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Health problems linked to asbestos, which was used in large quantities as heat-insulation material for buildings during the period of Japan’s high economic growth, are spreading among workers who inhaled the substance in the past. One enterprise after another has released lists of workers who have died of, or are now receiving treatment for, asbestos-linked diseases, gripping many in the nation with fear. Among the dead are the wife of a worker who handled asbestos on the job and people who lived near an asbestos-related factory.

The fear is exacerbated by the fact that the incubation period of asbestos-caused diseases is 20 to 40 years. It is so long that inhalation of asbestos is ominously said to trigger a “quiet time bomb.” Nearly 400 people at some 30 businesses are reported to have died of diseases linked to asbestos inhalation, such as lung cancer and mesothelioma, which is a cancerous tumor in the pleura or the peritoneum. The central and local governments and enterprises must do their utmost to understand the scope of the situation and work out necessary measures.

Asbestos, a mineral that exists in the form of threadlike fibers, neither burns nor conducts heat or electricity, and is resistant to acids and alkalis. Because of these characteristics, a large amount of asbestos was used in Japan for fireproofing, heat insulation and friction resistance. Used in metal-mesh grills for broiling fish, toasters, vehicular brakes and city water pipes, or mixed with cement or sprayed onto walls and ceilings, asbestos has existed near ordinary citizens.

In 1974, Japan imported 350,000 tons of asbestos — a peak amount. Until 1990, the annual imported amount stood at about 300,000 tons. It began declining at a fast pace thereafter, to 43,000 tons in 2002 and to 8,000 tons in 2004. This year’s imported amount is expected to be just several dozen tons.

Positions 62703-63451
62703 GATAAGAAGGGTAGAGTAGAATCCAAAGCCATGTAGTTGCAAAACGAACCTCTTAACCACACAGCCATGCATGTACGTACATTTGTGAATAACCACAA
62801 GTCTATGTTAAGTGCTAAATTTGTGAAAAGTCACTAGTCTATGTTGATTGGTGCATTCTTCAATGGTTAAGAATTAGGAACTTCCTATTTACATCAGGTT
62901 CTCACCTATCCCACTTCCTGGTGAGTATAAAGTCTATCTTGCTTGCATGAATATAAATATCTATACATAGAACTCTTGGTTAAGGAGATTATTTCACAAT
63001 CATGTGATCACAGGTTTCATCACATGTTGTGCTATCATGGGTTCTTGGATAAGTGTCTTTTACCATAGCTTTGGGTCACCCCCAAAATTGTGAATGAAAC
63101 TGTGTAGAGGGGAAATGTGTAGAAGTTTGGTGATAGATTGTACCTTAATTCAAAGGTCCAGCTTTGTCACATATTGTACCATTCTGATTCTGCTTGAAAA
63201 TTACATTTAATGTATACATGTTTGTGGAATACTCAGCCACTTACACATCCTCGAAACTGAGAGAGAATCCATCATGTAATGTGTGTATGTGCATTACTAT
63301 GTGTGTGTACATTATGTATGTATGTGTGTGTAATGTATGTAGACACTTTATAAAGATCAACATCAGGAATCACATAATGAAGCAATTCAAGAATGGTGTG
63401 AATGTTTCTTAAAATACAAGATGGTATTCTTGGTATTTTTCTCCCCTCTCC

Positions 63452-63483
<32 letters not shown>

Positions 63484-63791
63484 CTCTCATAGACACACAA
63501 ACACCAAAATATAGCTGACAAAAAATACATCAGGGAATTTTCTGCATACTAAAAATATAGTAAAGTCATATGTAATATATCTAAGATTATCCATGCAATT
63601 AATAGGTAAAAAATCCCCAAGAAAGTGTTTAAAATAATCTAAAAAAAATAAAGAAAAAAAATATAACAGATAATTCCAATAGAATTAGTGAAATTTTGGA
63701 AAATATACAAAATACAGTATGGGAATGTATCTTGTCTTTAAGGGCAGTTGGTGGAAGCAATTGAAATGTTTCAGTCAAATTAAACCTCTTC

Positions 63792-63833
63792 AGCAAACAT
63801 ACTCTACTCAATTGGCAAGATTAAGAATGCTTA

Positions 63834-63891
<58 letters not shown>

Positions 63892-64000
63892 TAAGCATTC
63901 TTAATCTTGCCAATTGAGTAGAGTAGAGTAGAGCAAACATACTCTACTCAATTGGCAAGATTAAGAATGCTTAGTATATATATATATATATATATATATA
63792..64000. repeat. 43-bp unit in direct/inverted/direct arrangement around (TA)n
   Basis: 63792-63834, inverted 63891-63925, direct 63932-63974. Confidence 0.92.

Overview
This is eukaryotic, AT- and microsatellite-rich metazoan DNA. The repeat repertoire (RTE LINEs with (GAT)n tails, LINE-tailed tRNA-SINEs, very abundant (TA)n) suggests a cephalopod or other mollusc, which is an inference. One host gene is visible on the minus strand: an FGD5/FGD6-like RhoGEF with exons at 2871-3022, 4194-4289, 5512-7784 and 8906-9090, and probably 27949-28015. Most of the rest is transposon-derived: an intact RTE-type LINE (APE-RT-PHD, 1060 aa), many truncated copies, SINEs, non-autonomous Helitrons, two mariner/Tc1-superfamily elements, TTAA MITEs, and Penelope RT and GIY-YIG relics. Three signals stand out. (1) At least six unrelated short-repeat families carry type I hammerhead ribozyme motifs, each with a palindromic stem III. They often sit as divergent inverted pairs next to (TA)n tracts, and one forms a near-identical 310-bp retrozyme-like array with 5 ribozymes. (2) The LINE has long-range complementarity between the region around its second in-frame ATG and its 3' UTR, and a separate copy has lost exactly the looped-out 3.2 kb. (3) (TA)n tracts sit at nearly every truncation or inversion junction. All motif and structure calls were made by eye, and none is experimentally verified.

It was only in 1995 that the Health, Welfare and Labor Ministry banned the production and use of highly poisonous brown and blue asbestos. In October 2004, the ministry banned the use of white asbestos, whose carcinogenic nature is said to be weak. The use of asbestos is still allowed in products for which suitable substitutes have not been found, such as gaskets, insulation boards for switchboards, sealing material for chemical plants, and some industrial cords and cloths. Last week the ministry decided to impose a total ban by 2008.

Hiroshi Okuda, chairman of the Japan Business Federation (Nippon Keidanren), seemed to express a popular sentiment when he said, “Having seen (the symptoms) appearing as many as 20 years later, I have a feeling that Japanese authorities were slow in calling people’s attention (to the danger).”

The diameter of a single thread of asbestos is about one-thousandth of one millimeter. It may stick in a lung cell and stay there for a long time. By continuously causing irritation, it can lead to diseases such as lung cancer, mesothelioma and asbestosis, which is fibrosis of the lung leading to lower respiratory function. By fiscal 2003, 663 people had been designated as labor-accident cases in which asbestos was believed to have caused lung cancer or mesothelioma. The victims were from various occupations — construction, manufacturing, welding, plumbing, shipbuilding, etc.

A sharp increase in the number of such designations in and after the late 1990s testifies to the long incubation time of asbestos-linked diseases before they manifest themselves. The fear is especially strong among workers who handled asbestos, their family members, people living near asbestos-related factories and construction workers.

The central and local governments, as well as enterprises, are carrying out health checks. Additional measures should be taken to deal with workers who moved from place to place and had difficulty in understanding the relationship between asbestos and their diseases. The government advises that anyone with health fears related to asbestos visit health centers (hokenjo) in their neighborhood for consultations.

The Ministry of Economy, Trade and Industry has collected relevant information from 65 enterprises handling asbestos, while the Land, Infrastructure and Transport Ministry has gathered similar data from major shipbuilding firms and their subcontractors, which number more than 1,000. It is hoped that the government will take the necessary next steps as soon as possible on the basis of the information.

Apart from the incidents of asbestos inhalation in the past, demolition of old buildings from now on may pose another danger. Firms engaged in such demolition are supposed to cover old buildings and splash water on them. But there is no assurance that they will follow this procedure. Watchful citizens who report any neglect in this regard will do a great service to society.

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